As a young adult some years later, when home video was still something of a novelty, I came across a VHS collection of The Monkees' first season and offered to buy it for my sister. She told me no thanks, and that particular episode of sibling rivalry was quietly buried forever.
During the 1967 Summer of Love, however, my low-intensity annoyance with The Monkees continued. I was taking an art class in summer school at Horace Mann, surrounded by kids I didn't know. It still strikes me, even 45 years later, as one of the most disorienting times in my life. Henry Clay was one of the smallest elementary schools in the district, and Horace Mann was one of the biggest junior high schools in the country. A bell would ring, and everybody would go off to another class on their own individual schedule. This in itself was plenty, but in summer '67 there was that whole Sexual Revolution thing getting under way, with all of us on the cusp of puberty. The girls wore short dresses and such, and we guys were starting to have to hold a notebook in front of our pants if the teacher called us up to the board at... certain times.
The art teacher fancied himself hip, and let us bring in records to play as background music while we worked on our art projects. He was a pretty good teacher, actually, and my folks kept two or three projects I made during that summer as house decorations until the end of their lives. He set a few ground rules with the music, though. No "Sergeant Pepper," which had come out just a few weeks before and was somewhat controversial as the sort of thing to play in a school classroom. I can't remember any of the other specifics, but what we ended up with was a whole lot of Tijuana Brass albums and a heavy smattering of The Monkees.
Davy had a particularly irksome song, where he didn't really sing but simply spoke his lines in that British accent of his, about how it would be "On the Day We Fall in Love." My best buddy--the oddball friendship from an earlier story--shared my loathing for this syrupy tripe, which his older sister swooned over.
Time passed, the regular school year got underway, the music got more and more astonishingly out there, and The Monkees came to seem like quite the little wet-fart of a group. At some point, I lost consciousness of the TV series as well as the group, and didn't care whether my sister watched it or not. Then, aside from his cameo appearance in "The Brady Bunch Movie," years passed and I seldom gave Davy Jones a thought.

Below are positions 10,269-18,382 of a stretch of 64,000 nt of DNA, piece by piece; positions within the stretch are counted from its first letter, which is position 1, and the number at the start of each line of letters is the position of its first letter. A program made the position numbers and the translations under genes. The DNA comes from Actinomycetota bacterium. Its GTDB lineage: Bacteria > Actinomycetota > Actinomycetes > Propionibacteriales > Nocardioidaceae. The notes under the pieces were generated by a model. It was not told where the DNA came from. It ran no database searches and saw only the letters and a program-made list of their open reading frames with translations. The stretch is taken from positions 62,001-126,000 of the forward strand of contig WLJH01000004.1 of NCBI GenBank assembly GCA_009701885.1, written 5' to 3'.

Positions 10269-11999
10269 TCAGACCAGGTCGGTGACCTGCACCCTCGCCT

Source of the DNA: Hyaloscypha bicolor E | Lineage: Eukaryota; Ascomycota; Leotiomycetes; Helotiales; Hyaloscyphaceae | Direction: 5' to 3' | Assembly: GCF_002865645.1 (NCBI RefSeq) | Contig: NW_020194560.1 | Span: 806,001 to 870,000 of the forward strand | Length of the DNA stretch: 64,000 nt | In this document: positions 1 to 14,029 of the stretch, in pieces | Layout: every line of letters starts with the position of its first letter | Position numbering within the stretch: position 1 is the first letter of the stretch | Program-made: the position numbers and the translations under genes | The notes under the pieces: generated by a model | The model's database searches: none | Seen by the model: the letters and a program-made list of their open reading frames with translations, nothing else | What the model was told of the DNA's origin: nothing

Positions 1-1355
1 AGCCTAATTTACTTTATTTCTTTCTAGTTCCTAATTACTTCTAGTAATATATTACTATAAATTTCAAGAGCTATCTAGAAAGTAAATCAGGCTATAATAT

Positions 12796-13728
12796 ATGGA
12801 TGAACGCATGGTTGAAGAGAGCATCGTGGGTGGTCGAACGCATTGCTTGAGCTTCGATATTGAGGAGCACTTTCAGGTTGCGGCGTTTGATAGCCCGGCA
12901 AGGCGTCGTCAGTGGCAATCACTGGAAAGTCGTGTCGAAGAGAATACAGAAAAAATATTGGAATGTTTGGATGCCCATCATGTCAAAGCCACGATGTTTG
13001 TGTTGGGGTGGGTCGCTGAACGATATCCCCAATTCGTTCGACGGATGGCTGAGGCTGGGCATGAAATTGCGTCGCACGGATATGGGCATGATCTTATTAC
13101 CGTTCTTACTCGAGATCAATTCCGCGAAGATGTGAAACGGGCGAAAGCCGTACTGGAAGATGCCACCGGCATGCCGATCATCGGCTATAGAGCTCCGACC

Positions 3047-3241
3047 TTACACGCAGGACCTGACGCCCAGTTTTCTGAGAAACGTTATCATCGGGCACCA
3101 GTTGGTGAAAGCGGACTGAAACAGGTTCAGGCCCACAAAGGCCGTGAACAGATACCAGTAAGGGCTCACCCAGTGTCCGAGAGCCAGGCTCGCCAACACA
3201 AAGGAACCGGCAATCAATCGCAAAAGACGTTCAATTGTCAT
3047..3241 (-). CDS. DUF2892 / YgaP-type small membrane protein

Apparently Davy had a consistent, if unspectacular, solo career. Mike Nesmith was the one I'd hear of from time to time, and in retrospect I suppose it was his outspokenness and serious drive that contrasted with Davy's easygoing cheerfulness to make for the appealing dynamics of what--I now believe--evolved into a surprisingly accomplished musical group. They took the utmost advantage of whatever lucky breaks came their way, and plenty did; Neil Diamond certainly wrote a lot of catchy songs for them, though it's former Kingston Trio member John Stewart's "Daydream Believer" that most endures.
Nesmith seemed to resent their not being any more than what they were, while Davy seemed appreciative for all the fine things that had come his way. I can imagine him there in a Southern Florida coastal town, filling up his tank and getting himself a beer at the convenience store and thinking life had been quite good to him.
The other day, on the way to teach my class at the community college, I rode my motorcycle to the top of Mt. Helix again. It's much nicer than the bike I had in 1972, and I've got a few more dollars to spend than back then. The same gal is prominent in my life, though we're still trying to figure out what to do.
At least now, it's merely a continent that separates us rather than our teenage angst. I thought of that song, I thought of her, I thought of Davy, and I thought of passing through the place where he spent much of his post-Monkees career, not knowing at the time that it was home to him. He seemed like a genuinely happy fellow who lived in a nice place and passed on all too soon.
More like this:
- The Cuban Crisis — Oct. 23, 2012
- RIP Davy Jones: the Monkees Once Turned Del Mar Into Clarksville — Feb. 29, 2012
- Only in the '70s Were the '60s Uncool — Oct. 18, 2011
- 45 Years Ago This Weekend: The Monkees Turned Del Mar Into Clarksville — Sept. 10, 2011
- Alone in the Wide Wide World — June 28, 2011